Moody's Investors Service has placed the Baa1 long-term foreign currency deposit ratings of BankMuscat (BM), National Bank of Oman (NBO), Oman International Bank (OIB) and Oman Arab Bank (OAB) on review for possible upgrade, while the Baa2/P-3 long- and short-term local and foreign currency deposit ratings of Alliance Housing Bank (AHB) were also placed on review for possible upgrade. By the same action, Moody's has also placed on review for possible upgrade the local and foreign currency senior unsecured debt ratings of BM. The financial strength ratings of all five banks are unaffected by this action.
These actions were taken after Moody's sovereign risk unit placed the Baa1 ceiling for foreign currency deposit ratings, the Baa1 long-term local and foreign currency government bond ratings, and the A2 ceiling for foreign currency debt in Oman on review for upgrade on 7 September 2006.
In placing the deposit ratings for the five Omani banks and the senior unsecured debt ratings of BM on review for possible upgrade, Moody's highlights its continued expectation of a very strong likelihood of support from the Omani authorities, should the need arise, combined with the improved capacity of the government to provide such support as a result of the significant improvement in Oman's economic fundamentals over the past several years. In the past, the Omani authorities have supported domestic banks in difficulty although there is no explicit guarantee to do so, and Moody's does not anticipate any change in that policy over the medium term.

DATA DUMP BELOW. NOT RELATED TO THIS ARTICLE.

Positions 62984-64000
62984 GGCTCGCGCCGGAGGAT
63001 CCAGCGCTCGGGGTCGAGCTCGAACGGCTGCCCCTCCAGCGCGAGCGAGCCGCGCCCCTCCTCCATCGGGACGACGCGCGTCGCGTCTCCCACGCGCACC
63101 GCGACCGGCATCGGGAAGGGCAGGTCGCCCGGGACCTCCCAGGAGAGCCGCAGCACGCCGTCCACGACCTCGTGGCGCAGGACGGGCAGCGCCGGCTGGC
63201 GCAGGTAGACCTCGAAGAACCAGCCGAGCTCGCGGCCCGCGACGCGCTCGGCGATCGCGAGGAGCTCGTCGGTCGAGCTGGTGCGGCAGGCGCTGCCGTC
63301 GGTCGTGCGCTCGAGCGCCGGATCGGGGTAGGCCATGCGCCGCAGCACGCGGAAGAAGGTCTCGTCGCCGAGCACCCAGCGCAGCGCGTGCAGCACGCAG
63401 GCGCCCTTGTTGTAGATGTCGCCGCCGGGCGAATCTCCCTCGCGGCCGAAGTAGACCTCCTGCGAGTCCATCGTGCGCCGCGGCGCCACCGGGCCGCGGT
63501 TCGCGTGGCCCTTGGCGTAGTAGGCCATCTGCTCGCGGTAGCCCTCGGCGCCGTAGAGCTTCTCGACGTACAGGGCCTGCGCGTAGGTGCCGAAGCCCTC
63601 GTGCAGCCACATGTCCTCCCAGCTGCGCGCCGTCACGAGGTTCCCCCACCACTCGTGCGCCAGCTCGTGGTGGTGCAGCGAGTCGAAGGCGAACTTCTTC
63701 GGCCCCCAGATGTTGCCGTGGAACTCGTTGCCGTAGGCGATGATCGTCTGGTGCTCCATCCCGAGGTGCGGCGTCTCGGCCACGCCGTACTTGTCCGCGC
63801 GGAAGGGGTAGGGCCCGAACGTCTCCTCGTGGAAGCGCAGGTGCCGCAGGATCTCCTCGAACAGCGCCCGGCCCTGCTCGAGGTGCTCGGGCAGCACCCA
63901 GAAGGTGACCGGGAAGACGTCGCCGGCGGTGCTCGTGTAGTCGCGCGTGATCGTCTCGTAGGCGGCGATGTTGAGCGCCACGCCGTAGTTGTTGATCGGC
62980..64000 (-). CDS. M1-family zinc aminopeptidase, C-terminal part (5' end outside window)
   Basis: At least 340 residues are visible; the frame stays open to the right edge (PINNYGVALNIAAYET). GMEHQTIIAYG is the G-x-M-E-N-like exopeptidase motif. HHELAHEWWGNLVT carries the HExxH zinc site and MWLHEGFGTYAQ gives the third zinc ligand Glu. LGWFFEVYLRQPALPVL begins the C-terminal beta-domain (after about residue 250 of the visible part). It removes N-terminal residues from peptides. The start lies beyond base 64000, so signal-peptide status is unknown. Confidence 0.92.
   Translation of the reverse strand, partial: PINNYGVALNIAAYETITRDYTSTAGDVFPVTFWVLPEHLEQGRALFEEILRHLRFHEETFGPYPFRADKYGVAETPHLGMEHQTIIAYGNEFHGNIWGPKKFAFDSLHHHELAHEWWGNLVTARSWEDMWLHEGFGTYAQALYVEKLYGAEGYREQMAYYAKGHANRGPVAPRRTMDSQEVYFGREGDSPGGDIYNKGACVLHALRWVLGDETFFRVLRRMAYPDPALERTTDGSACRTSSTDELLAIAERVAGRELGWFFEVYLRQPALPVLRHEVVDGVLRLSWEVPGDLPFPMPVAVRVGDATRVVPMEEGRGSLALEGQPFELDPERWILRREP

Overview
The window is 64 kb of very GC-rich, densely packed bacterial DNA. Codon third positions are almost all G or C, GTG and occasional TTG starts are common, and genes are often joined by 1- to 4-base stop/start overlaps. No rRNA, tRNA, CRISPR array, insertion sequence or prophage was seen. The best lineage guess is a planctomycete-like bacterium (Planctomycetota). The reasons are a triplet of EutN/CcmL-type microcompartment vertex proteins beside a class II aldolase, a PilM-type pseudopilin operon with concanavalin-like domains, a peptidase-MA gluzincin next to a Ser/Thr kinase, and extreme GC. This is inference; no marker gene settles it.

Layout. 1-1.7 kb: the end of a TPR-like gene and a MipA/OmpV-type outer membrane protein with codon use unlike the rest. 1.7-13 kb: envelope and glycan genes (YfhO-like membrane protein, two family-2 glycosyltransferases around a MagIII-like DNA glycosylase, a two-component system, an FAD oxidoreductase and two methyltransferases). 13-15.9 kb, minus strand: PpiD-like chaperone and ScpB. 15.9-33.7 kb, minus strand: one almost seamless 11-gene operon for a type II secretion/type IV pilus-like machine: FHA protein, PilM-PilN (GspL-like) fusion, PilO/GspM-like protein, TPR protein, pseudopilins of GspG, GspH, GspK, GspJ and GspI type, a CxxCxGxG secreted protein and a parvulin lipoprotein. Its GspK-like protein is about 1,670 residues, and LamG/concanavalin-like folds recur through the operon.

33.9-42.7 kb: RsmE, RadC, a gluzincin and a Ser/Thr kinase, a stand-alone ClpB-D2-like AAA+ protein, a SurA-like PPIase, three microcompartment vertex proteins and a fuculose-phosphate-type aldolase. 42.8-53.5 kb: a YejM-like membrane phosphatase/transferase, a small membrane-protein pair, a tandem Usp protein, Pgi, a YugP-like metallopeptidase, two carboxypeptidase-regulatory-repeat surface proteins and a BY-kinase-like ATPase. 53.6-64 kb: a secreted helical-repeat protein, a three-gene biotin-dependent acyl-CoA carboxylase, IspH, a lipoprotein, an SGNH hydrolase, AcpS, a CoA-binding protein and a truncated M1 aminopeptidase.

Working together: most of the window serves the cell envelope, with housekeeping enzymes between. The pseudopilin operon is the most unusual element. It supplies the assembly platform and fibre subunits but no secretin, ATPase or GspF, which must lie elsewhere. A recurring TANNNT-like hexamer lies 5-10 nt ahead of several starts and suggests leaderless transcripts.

Moody's believes that the four commercial banks -- BM, NBO, OAB and OIB -- are all very important institutions for the domestic banking system, and that a possible failure of any of them would lead to a systemic crisis. For this reason these banks' deposit ratings have been placed at the country ceiling for such deposits in Oman. Although any increase in the deposit ceiling is likely to result in upward movement of the deposit ratings of all Omani banks, not all of the banks' deposit ratings will necessarily be placed at the new deposit ceiling, should the country ceiling rise by more than one notch. Potential upward movement in the ratings of each bank will depend upon our assessment of the likelihood, timing and extent of support from the authorities for that bank, as well as on our assessment of each bank's individual creditworthiness.
Moody's believes that although AHB does not fall within the "too important to fail" category from a systemic perspective, the authorities would nevertheless provide support to the bank in the event of need, and thus a high degree of support is imputed in the ratings. However, we believe that such support might not be as timely or as certain as in the case of the larger commercial banks. As a result, should the deposit ratings of AHB be upgraded following the review period, Moody's will be likely to preserve a distinction between the deposit ratings of the Omani commercial banks and those of AHB, depending on our assessment of the likelihood, timing and extent of support from the authorities for AHB, as well as on our assessment of AHB's individual creditworthiness.